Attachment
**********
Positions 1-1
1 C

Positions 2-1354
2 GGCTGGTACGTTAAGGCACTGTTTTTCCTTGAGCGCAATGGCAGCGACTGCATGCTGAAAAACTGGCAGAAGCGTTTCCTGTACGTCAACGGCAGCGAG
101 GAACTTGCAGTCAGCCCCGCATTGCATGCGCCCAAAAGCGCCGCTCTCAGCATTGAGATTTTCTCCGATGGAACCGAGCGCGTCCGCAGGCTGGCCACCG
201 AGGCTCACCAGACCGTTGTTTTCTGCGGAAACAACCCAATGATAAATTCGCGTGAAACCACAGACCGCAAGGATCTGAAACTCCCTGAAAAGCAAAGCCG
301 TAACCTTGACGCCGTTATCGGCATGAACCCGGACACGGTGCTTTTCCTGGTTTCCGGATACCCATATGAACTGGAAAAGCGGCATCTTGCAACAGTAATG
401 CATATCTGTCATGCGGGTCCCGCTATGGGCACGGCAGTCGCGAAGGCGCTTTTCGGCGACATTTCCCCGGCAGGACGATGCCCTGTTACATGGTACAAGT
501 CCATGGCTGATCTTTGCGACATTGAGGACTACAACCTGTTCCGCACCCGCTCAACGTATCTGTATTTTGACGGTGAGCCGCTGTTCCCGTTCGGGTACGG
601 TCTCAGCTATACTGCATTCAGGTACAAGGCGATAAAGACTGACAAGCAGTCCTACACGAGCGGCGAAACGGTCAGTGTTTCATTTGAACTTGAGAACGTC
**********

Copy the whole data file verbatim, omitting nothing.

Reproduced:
Positions 1-1
1 C

Positions 2-1354
2 GGCTGGTACGTTAAGGCACTGTTTTTCCTTGAGCGCAATGGCAGCGACTGCATGCTGAAAAACTGGCAGAAGCGTTTCCTGTACGTCAACGGCAGCGAG
101 GAACTTGCAGTCAGCCCCGCATTGCATGCGCCCAAAAGCGCCGCTCTCAGCATTGAGATTTTCTCCGATGGAACCGAGCGCGTCCGCAGGCTGGCCACCG
201 AGGCTCACCAGACCGTTGTTTTCTGCGGAAACAACCCAATGATAAATTCGCGTGAAACCACAGACCGCAAGGATCTGAAACTCCCTGAAAAGCAAAGCCG
301 TAACCTTGACGCCGTTATCGGCATGAACCCGGACACGGTGCTTTTCCTGGTTTCCGGATACCCATATGAACTGGAAAAGCGGCATCTTGCAACAGTAATG
401 CATATCTGTCATGCGGGTCCCGCTATGGGCACGGCAGTCGCGAAGGCGCTTTTCGGCGACATTTCCCCGGCAGGACGATGCCCTGTTACATGGTACAAGT
501 CCATGGCTGATCTTTGCGACATTGAGGACTACAACCTGTTCCGCACCCGCTCAACGTATCTGTATTTTGACGGTGAGCCGCTGTTCCCGTTCGGGTACGG
601 TCTCAGCTATACTGCATTCAGGTACAAGGCGATAAAGACTGACAAGCAGTCCTACACGAGCGGCGAAACGGTCAGTGTTTCATTTGAACTTGAGAACGTC